Ayr, Scotland, United Kingdom
September 13, 2004
The Casa di Giulietta of 13th century design with its famed first-floor, boxy stone balcony stands at the end of Via Mazzini, Verona’s stylish shopping street. The balcony looks out over a small courtyard containing the much-photographed "Juilet" statue. Shiny areas are due to males giving her boob a rub to improve their virility and the ladies rubbing her arm to help find their Romeo! An enactment of Romeo wooing Juliet was in progress when we visited.
A much larger stage at the centre of Verona is the Roman amphitheatre built early in the 1st century A.D. It is the third largest building of its type and the best preserved. The Romans used it to host gladiatorial fights and mock battles – it hosted plays in the 12th century and jousting in the Middle-Ages. Since1913, it has been the largest operatic theatre in the world.
It can accommodate 15,000 spectators, who are able to follow the performance from even the most distant parts of the auditorium without the use of microphones. The unique acoustics and the sheer size of the place lend themselves to grandiose operatic performances under the stars, among which performances of Giuseppe Verdi's "Aida" are famous. We attended a performance of "Aida" at the atmospheric amphitheatre. Fortunately, we had booked our seats months in advance; otherwise, we wouldn’t have been able to get in.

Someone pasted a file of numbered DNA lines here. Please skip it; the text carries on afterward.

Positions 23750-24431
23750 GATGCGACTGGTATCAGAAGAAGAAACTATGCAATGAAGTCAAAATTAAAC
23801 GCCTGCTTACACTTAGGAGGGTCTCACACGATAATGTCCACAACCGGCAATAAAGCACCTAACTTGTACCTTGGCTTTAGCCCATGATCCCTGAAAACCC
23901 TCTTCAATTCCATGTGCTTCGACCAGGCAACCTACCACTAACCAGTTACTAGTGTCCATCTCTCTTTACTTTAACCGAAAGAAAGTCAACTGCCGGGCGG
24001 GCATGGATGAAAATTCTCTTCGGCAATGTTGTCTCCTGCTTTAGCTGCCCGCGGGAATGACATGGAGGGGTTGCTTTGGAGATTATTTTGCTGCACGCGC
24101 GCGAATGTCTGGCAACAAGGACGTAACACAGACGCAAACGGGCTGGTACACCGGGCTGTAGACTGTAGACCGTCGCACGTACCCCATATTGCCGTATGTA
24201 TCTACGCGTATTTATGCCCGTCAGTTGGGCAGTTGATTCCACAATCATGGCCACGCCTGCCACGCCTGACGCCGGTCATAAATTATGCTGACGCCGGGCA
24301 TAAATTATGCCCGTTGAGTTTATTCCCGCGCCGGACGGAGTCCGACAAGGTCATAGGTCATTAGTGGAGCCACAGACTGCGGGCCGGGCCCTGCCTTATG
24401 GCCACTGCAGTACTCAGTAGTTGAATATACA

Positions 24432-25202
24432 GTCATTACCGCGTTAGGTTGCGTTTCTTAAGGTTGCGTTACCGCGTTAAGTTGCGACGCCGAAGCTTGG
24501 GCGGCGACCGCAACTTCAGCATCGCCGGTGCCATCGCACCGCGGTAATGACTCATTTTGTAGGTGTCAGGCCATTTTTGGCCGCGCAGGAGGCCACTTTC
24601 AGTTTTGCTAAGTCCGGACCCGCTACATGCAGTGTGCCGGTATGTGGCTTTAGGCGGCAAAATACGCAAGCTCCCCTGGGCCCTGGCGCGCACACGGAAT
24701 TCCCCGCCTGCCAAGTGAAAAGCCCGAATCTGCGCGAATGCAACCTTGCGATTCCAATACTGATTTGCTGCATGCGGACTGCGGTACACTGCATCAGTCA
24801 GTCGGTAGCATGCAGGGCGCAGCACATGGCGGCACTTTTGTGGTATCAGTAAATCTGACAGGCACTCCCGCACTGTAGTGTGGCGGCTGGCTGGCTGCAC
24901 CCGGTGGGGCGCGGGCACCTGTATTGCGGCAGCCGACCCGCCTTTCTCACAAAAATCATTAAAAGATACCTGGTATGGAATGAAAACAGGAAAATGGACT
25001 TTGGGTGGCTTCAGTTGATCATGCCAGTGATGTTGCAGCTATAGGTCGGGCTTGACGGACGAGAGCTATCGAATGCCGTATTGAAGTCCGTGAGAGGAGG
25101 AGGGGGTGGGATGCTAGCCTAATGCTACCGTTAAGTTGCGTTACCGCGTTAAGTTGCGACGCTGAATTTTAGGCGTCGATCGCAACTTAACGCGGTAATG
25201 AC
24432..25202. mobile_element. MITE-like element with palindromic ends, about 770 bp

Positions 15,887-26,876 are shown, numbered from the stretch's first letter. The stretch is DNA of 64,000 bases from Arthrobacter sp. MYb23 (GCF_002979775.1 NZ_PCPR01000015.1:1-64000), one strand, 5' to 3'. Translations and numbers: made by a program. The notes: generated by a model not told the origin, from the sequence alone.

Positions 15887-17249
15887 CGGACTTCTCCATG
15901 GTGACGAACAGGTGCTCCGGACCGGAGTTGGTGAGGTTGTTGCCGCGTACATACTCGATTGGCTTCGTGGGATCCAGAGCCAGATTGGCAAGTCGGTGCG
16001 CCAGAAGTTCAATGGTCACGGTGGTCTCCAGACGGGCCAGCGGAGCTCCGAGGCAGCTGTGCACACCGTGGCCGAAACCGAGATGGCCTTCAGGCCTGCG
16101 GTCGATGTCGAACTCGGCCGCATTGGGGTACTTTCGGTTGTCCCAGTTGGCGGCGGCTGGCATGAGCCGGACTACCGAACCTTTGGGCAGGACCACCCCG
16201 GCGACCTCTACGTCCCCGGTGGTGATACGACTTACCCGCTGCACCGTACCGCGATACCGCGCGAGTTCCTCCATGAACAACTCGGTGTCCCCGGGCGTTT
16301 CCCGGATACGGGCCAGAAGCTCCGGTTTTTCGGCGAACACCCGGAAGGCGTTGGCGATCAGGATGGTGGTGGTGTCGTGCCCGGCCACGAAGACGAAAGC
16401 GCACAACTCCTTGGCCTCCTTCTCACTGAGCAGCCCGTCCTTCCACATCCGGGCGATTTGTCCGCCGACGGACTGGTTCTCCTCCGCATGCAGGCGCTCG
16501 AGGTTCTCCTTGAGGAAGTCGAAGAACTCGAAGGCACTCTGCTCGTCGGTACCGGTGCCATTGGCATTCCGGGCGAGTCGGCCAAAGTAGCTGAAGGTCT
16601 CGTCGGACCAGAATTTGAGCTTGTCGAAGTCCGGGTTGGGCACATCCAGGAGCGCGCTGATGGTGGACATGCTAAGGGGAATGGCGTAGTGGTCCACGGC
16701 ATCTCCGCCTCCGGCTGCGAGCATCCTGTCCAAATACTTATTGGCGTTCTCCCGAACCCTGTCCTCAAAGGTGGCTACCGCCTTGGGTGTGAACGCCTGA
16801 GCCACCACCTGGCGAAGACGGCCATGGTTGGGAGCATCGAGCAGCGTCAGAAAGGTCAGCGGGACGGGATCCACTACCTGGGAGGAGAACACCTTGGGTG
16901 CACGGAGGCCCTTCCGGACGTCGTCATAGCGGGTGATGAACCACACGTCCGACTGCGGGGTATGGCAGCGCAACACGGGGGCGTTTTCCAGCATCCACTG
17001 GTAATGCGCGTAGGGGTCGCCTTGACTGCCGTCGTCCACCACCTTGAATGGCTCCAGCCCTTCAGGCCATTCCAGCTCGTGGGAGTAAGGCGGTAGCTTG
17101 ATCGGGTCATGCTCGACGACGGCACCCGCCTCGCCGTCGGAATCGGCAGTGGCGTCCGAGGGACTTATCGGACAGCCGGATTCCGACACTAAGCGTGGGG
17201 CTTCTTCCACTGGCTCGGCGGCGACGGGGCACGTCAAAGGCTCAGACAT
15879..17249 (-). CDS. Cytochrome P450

Each spectator received a small candle at the entrance. Part of the amphitheatre floor and the tiers of stone step seating area at the one end of the arena formed the stage. A pyramid almost as tall as the amphitheatre itself provided the central prop. The calm night was warm but not oppressive. The performance began. The arena became alive with small flickering flames. The stars above became visible with the extinguishing of the arena lights. The acoustics were perfect. Although I couldn’t understand the words, the simple plot proved easy to follow. Our seats, slightly up the banking, were where spectators were supposed to sit in Roman times and afforded a better view than the more expensive seats on the arena floor.
Other ages and cultures have also left their legacy. For instance, the palaces in the Piazza dei Signori played an important part in the city’s administrative spheres, and I noted fine churches and remnants of city walls on the drive in. Being on a day visit, time was short and we knew we had only scratched the surface of what this city has to offer.
From journal LAKE GARDA- A tourist magnet